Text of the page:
Media favor sensation in catering to public interest

Pradyot Sharma

Staff Writer

We belong to a generation that demands information. We want to know the when, the where and the what in real time. In this aggressive quest for more information, we tend to gravitate toward what we would like to hear whether it is accurate or not; due to the reach of online and mass media today, we get just that, which often leads to misinformation and ignorance.

It is not that the information presented is completely wrong, but it isn’t entirely accurate, either. Sensationalism sells, and we have been seeing it in the media for a while now.

On Oct. 3, 2017, two days after the mass shooting during a concert in Las Vegas, conservative news site Breitbart published a story headlined, “Paul Ryan sides with Hillary: shelves bill to deregulate suppressors.”

The real story here was that in response to the shootings, House Speaker Ryan said that Congress would take no action on gun legislation of any kind. That included shelving the bill that would deregulate suppressors (silencers).

Yet the headline and the article seems to suggest Ryan and Hillary Clinton were working to prevent precisely that legislation from going to the floor. The only connection to Clinton was that she tweeted that the massacre would be worse had the shooter used a silencer, which the NRA was advocating easy access to through a bill.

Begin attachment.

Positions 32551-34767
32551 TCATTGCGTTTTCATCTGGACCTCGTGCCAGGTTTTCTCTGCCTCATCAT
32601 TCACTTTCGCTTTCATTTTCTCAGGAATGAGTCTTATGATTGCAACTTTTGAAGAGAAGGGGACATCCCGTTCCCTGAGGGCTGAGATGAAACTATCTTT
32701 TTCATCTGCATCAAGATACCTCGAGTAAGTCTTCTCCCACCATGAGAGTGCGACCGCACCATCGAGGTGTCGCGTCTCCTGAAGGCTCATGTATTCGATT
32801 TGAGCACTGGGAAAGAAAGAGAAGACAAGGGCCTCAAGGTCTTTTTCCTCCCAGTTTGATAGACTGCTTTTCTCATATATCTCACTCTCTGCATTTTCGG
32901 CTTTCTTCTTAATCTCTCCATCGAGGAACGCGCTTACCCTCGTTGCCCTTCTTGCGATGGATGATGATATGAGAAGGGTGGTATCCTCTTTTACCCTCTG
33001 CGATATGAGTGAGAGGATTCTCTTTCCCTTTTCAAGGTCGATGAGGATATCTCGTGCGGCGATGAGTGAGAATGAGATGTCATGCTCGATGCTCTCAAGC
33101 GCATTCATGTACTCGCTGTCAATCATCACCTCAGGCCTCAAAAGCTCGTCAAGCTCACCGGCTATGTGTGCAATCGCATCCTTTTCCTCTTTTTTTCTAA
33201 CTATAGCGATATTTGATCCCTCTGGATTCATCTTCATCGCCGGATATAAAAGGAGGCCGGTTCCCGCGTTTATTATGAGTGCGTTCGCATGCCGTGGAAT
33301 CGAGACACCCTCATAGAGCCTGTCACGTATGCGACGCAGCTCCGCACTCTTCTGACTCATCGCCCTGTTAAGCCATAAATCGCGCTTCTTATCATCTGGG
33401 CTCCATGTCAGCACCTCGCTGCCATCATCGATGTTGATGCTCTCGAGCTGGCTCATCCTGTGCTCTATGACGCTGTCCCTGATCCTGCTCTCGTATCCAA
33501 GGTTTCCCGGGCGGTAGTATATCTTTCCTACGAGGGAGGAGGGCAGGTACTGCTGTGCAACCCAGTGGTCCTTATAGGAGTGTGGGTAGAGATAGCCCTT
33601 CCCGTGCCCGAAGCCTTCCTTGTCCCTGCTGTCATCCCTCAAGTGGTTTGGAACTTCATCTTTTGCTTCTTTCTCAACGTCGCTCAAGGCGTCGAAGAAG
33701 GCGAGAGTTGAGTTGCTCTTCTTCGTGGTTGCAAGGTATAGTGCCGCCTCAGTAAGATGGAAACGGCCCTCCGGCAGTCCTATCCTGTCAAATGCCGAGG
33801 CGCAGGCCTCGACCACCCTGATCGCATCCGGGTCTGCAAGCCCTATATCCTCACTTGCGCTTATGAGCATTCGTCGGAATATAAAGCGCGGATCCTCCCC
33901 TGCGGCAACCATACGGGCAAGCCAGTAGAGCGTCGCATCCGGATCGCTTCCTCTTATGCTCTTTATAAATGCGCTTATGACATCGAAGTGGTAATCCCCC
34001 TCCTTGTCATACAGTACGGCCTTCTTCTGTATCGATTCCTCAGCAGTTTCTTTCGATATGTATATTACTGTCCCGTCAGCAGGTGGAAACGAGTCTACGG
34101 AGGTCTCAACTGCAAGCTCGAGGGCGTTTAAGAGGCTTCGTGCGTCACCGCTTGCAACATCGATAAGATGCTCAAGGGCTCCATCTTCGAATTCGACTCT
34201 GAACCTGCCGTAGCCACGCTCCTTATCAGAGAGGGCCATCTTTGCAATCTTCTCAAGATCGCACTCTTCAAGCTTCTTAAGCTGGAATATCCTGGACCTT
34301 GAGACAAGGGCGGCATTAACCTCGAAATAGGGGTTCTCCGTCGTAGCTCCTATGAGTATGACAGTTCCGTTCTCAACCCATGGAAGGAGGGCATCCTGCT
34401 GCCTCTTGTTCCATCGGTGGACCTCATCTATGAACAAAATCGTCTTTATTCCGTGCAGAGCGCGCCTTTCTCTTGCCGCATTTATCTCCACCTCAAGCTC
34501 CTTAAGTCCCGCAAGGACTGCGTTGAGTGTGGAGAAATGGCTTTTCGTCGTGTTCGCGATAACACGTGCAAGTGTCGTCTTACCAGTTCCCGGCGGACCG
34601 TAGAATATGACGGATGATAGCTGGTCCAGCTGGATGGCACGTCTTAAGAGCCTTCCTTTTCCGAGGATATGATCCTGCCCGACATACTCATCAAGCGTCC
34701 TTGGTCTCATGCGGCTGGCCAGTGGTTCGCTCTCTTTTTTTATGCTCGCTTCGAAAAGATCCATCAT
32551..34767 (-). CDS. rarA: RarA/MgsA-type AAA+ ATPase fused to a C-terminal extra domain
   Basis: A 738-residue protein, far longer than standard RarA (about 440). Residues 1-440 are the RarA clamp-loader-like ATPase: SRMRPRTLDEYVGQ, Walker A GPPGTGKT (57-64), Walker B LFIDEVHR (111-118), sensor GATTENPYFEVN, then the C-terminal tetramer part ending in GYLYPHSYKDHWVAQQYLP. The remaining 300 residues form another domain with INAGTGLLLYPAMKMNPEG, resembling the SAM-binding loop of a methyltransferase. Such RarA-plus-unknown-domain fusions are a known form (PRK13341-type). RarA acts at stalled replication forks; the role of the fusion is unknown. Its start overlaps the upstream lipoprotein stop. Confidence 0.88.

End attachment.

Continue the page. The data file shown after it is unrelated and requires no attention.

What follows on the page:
Considering the millions of people who follow Breitbart, many of whom already distrust Washington insiders, these headlines only work toward affirming such beliefs.

A lot of sensationalizing occurs as media companies have been trying to cater to the narratives that the viewers are looking for. CNN stories highlighting political figures like Sen. Elizabeth Warren brashly chiding Wall Street CEOs echo a narrative many people hold today. These snippets have now gotten to a point where they are the main story.

The looming influence of social media just spreads this sensationalism on a massive scale and distorts the truth. Last November, an article titled “Trump offers free one-way ticket to Africa and Mexico for those wanting to leave America” received over half a million views, according to Business Insider. This was not a true story, and yet many people readily believed it.

Just as baffling, another story claimed that the FBI agent investigating Clinton’s emails killed himself after murdering his wife. These fake articles are not published to make people believe in such possibilities. but rather sell because many people have already accepted that it could happen.

Mass media today have resorted to sensation because news stories have become a product that companies are marketing. Information is specifically catered to what we want. A lot of it ends up being brought to us as a conclusion that fits into our narrative rather than information for us to mold our belief.

This isn’t something these agencies came up with, but rather something we demanded. We want to hear what we like. The competition is about which packaging of information suits our needs.

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